Mariya Lasitskene used the best strategy there is for beating your high jump opponents: don’t miss! The favored Russian didn’t do that until she had the gold in the bag and was attempting a new PR. But after 8 straight makes through 6-8¼ (2.04), a setting of 6-9¾ (2.08)—just a centimeter below the World Record—wasn’t in the cards and she had a record third straight title. The real drama came in the battle for the other two podium spots. Vashti Cunningham and Yuliya Levchenko had matched Lasitskene by being perfect through 5 heights, at 6-6 (1.98). The American hope stayed perfect—and matched her PR—by scaling 6-6¾ (2.00), while the Ukrainian needed all 3. Also needing a trio of tries was second Ukrainian Yaroslava Mahuchikh, who turned 18 only 11 days ago. At 6-7½ (2.02), Levchenko wasn’t close on first attempt, then Lasitskene set the bar a-quivering but it stayed, then Cunningham wasn’t close, then—and then!—the young Mahuchikh bounced the bar, but it stayed and she claimed a new World Junior (U20) record.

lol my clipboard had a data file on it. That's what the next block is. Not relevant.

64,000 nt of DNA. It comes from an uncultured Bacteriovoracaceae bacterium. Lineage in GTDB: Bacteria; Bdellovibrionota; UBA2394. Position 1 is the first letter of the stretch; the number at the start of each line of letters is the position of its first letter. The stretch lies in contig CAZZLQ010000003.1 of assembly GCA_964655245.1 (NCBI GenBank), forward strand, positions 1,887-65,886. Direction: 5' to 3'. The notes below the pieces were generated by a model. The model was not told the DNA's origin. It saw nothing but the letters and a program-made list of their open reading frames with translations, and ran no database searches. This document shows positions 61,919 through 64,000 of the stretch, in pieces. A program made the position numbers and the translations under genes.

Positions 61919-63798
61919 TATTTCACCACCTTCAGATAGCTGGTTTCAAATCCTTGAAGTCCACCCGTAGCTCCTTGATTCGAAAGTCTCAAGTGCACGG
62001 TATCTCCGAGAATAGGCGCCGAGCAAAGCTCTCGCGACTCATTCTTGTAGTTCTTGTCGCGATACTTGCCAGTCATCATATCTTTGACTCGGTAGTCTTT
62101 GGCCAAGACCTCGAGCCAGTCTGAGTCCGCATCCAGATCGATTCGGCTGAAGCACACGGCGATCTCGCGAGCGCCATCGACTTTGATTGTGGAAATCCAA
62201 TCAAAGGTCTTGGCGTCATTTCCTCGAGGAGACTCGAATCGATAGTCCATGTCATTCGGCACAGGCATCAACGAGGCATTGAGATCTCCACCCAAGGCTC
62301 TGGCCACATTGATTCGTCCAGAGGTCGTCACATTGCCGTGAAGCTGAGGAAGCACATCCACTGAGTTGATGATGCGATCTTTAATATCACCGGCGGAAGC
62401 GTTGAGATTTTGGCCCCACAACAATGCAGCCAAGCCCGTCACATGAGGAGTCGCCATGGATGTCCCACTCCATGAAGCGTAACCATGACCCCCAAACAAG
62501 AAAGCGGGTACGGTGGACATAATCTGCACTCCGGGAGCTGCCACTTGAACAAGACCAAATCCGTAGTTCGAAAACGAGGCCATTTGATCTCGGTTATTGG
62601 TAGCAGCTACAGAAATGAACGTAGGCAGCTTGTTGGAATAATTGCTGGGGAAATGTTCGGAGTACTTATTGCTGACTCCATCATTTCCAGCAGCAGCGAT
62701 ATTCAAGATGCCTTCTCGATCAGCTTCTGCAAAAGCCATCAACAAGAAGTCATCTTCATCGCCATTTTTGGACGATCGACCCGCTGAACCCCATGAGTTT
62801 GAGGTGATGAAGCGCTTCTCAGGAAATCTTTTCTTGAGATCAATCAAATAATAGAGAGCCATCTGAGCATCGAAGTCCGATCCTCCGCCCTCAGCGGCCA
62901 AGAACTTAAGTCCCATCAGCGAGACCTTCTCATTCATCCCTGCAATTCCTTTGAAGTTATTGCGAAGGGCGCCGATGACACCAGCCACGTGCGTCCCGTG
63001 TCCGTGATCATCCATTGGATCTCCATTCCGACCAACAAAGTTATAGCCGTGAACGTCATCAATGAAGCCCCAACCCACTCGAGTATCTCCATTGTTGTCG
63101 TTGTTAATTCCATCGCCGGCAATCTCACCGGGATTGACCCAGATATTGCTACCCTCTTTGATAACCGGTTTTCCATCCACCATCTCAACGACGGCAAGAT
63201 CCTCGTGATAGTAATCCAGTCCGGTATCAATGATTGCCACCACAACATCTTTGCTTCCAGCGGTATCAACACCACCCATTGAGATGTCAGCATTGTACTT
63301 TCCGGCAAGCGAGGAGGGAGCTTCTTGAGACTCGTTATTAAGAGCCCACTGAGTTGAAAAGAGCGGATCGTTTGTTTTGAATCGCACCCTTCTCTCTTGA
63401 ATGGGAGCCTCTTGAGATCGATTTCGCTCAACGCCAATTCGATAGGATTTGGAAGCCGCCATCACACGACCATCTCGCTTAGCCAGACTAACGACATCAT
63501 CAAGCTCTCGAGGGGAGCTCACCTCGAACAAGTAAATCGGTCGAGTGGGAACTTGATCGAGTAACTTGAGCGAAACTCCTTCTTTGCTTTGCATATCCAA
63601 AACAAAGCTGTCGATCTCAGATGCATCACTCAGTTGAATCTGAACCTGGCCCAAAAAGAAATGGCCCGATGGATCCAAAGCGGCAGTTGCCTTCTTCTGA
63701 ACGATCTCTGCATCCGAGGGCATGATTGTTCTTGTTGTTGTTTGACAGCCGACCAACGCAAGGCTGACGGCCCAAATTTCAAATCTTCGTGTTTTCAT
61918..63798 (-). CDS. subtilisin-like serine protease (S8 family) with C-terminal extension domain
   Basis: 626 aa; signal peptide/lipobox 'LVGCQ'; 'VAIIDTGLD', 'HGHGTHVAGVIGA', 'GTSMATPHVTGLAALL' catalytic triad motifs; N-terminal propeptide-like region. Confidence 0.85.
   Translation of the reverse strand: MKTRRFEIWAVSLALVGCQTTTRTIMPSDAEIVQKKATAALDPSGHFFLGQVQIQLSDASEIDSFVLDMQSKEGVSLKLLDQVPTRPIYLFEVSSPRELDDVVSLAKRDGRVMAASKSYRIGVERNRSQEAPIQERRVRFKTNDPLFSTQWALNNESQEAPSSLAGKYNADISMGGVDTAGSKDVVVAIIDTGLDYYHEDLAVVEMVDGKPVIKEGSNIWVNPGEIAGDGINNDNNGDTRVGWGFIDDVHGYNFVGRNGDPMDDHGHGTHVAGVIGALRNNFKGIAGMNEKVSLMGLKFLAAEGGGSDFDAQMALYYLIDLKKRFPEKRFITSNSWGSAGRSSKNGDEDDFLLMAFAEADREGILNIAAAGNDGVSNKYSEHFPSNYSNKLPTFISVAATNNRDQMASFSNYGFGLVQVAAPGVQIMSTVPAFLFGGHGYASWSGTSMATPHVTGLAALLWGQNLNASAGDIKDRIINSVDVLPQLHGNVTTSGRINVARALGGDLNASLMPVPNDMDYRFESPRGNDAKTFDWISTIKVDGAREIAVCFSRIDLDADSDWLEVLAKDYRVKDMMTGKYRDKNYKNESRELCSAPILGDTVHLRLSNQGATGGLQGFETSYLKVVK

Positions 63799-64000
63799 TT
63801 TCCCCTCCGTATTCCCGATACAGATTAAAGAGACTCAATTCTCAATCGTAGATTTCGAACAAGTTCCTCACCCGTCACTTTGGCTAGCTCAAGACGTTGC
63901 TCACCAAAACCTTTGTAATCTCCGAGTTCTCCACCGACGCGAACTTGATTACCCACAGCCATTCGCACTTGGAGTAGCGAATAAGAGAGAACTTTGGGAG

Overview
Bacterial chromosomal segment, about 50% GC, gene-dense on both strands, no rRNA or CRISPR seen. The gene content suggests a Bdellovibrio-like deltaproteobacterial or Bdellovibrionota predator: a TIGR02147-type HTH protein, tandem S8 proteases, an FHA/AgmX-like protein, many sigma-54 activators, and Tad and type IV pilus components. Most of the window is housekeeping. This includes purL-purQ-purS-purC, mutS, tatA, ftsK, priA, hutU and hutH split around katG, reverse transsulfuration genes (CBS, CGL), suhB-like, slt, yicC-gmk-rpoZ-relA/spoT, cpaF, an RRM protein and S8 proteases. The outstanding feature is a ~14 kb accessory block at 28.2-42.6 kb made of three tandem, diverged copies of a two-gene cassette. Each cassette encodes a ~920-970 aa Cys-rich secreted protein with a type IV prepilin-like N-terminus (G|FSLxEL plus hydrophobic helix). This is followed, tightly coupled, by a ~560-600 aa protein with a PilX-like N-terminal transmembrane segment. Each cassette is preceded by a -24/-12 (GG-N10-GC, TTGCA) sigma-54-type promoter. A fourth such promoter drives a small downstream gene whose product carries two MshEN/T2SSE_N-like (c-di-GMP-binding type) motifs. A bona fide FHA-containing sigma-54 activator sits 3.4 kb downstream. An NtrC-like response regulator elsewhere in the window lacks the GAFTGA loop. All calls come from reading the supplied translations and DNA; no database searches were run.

Levchenko and Cunningham failed twice more and it was on to 6-8¼ (2.04) without them, Cunningham claiming the bronze on the countback. Lasitskene was clean on her first try, while Mahuchikh wasn’t close. Mahuchikh then had great hip height on her second, but clipped the bar with her heels. Her calves snicked the bar on her final attempt, but it jiggled and stayed, giving her a second World Junior Record of the night. With 14 jumps already under her belt, Mahuchikh chose not to jump at 6-9 (2.06), leaving the winner to attempt the 6-9¾ (2.08).